Once upon a time (not too long ago), experts thought that autism spectrum disorder in girls was rare, and if it was present, was most likely associated with an Intellectual Disability and extreme behaviours of concern. Research however has taught us that ASD in girls is much more common that originally thought, and that the current 1:4 ratio of girls to boys diagnosed with ASD may still be missing many girls. There are numerous reasons for this, with the greater ability to imitate and ‘mask’ their symptoms meaning that girls tend to be older when they are diagnosed (if at all).
As a clinician assessing for the presence or absence of ASD, we look for several traits. This can include difficulties with social communication, including difficulties with non-verbal communication (e.g. eye contact, body language, gestures etc.), difficulties in understanding and maintaining relationships with others, and not always being able to read the emotions of others or pick up on social cues. We also see if there are any repetitive behaviours present, such as repetitive speech patterns or body movements, difficulty coping with change, an intense interest area or being hyper or hyposensitive to sensory input from the environment. How these difficulties manifest in girls can be subtle.
Some possible ‘signs’ of ASD in the female population include:
- Being the ‘model student’ at school but having intense emotional outbursts once they get home.
- Being intolerant of change, especially when it is unexpected.
- Disliking grooming, such as having their hair brushed, particularly as they approach puberty.
- Seeming bothered by bright lights or certain smells or tastes.
- Seeming to tire easily.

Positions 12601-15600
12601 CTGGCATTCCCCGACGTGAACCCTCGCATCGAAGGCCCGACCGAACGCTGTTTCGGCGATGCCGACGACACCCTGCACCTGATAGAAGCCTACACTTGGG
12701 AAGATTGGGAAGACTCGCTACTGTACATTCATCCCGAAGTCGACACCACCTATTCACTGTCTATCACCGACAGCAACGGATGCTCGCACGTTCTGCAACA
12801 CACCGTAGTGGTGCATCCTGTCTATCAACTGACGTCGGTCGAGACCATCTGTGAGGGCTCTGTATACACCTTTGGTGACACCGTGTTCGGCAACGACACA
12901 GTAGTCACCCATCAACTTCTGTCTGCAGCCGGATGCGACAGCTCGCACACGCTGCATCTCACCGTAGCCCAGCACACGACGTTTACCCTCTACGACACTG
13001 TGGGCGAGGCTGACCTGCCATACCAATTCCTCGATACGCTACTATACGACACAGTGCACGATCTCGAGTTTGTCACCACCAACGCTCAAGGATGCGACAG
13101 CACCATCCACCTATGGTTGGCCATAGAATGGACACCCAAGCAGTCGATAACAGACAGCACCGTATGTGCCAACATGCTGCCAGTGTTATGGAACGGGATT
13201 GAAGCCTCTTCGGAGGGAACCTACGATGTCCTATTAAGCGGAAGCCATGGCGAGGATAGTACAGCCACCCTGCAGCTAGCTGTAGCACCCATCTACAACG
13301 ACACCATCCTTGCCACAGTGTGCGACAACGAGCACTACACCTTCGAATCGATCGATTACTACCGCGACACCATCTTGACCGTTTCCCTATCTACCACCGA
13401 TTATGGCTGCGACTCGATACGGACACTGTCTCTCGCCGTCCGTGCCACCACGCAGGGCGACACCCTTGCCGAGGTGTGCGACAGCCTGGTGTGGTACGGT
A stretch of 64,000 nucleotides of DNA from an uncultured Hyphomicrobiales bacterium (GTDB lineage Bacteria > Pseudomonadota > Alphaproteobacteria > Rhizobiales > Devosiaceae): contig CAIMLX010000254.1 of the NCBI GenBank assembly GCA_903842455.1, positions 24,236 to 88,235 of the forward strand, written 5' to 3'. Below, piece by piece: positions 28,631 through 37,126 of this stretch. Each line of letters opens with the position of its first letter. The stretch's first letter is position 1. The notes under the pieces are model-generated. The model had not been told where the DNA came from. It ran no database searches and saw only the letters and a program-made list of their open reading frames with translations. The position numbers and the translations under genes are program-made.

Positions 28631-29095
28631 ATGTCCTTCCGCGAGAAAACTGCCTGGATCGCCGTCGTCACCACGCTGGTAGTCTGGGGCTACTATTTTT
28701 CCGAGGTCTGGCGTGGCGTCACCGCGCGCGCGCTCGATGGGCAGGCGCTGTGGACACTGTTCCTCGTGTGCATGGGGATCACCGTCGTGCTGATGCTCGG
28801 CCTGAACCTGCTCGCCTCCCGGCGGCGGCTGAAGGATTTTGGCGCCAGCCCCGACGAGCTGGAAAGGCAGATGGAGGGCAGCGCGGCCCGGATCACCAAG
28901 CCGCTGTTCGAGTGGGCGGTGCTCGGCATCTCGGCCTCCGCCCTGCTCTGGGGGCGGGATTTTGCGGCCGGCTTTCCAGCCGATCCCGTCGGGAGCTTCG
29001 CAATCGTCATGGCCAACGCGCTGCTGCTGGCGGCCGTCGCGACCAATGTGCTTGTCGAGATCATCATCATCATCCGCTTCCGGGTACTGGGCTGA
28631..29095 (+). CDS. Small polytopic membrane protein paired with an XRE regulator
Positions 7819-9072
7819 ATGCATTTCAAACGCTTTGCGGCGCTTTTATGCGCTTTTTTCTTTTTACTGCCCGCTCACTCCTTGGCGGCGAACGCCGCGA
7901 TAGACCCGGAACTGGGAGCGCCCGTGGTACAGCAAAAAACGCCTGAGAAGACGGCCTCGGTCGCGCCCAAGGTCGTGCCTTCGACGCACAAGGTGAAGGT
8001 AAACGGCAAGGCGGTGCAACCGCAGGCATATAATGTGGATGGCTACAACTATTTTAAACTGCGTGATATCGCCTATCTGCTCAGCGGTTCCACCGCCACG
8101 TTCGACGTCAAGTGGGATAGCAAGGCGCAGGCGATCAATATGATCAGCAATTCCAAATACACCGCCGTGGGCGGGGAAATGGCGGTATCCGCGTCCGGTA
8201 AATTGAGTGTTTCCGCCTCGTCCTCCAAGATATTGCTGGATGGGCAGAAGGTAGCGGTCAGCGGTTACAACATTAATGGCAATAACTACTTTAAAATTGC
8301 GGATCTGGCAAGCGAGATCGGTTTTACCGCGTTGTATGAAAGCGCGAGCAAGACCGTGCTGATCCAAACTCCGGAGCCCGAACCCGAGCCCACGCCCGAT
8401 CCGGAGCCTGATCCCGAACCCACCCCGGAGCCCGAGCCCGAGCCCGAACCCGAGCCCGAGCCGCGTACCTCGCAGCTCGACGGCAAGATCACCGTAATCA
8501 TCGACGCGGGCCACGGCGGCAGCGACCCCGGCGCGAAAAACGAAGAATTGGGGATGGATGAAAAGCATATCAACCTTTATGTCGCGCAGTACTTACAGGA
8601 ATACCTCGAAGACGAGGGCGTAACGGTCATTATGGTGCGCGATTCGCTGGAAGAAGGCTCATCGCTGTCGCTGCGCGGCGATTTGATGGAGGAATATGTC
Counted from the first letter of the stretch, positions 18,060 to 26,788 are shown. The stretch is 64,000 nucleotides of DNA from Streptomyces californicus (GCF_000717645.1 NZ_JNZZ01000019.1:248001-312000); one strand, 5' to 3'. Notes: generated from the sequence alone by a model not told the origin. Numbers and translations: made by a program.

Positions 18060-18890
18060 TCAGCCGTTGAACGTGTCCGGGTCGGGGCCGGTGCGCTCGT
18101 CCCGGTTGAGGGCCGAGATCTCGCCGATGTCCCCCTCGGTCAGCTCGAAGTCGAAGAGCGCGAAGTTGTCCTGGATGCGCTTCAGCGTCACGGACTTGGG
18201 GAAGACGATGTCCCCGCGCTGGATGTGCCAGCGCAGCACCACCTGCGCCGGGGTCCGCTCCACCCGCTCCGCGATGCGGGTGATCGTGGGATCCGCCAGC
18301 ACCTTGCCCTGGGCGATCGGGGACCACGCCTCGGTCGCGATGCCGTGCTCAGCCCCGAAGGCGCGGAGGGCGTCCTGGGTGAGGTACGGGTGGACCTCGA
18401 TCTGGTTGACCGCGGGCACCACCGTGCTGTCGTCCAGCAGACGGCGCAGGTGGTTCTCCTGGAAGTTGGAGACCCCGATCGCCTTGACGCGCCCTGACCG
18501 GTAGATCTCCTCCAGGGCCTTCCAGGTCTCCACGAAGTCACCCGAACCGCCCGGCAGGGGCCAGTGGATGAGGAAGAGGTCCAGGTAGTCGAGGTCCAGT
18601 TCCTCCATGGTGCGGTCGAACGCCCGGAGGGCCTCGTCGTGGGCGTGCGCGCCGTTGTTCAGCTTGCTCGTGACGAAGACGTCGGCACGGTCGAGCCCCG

- Preferring to play alone, or when they play with others try to dictate the rules. They may also adopt a passive role and rely on another child to guide them and speak for them.
- Being shy in social situations, often seeming to watch and copy other girls’ behaviour.
- Having a ‘special interest’ that seems typical for their age, e.g. animals, music or literature- but this interest is much more intense and all-consuming compared to their peers. It may dominate majority of their conversation.
- Enjoying arranging or organising things.
- Having a strong imagination and often retreating into a fantasy world.
- As a younger child, may have appeared to engage in pretend play, but if examined closely resembled a static visual scene (rather than a storyline).
- Beginning to noticeably struggle socially as the social world becomes more complex (at the onset of adolescence). This may include difficulties in making and keeping friends.
- Seeming immature for their age, including speaking in a tone of voice like a younger child.
- Not picking up on the ulterior motives of others due to some social naivety (unfortunately making them “easy prey” for bullying etc.).
- Experiencing depression, anxiety, an eating disorder, obsessive-compulsive disorder or epilepsy (although these can occur in the absence of ASD, those with ASD are more at risk of developing these disorders).
If you are considering ASD as an explanation for a girl or young woman’s presentation, consider if there are a number of ‘signs’ present; whether these have been consistent across her life; and whether they are negatively affecting her everyday life and functioning. If this is the case, it is likely worthwhile pursuing a diagnostic assessment to increase understanding and provide better support for her. Feel free to get in touch with us at NCCD and HCCD if you’d like to learn more about the assessment process.
Olivia Smith is a registered psychologist and is completing her registrar program in Educational and Developmental Psychology. Olivia is a strong believer in the importance of working collaboratively with families and other professionals to ensure a holistic approach to child wellbeing. She is passionate about advocating for and working with children presenting with anxiety and/or neurodiversity (e.g. ASD, ADHD and specific learning disorders) and their families. Olivia strives to make therapy sessions engaging, effective and applicable to everyday life, and views the relationship between child and therapist as key to success. Outside of her work at NCCD, Olivia works as a clinician in the area of early identification of autism in children (aged 12 to 36 months) at the Olga Tennison Autism Research Centre at La Trobe University.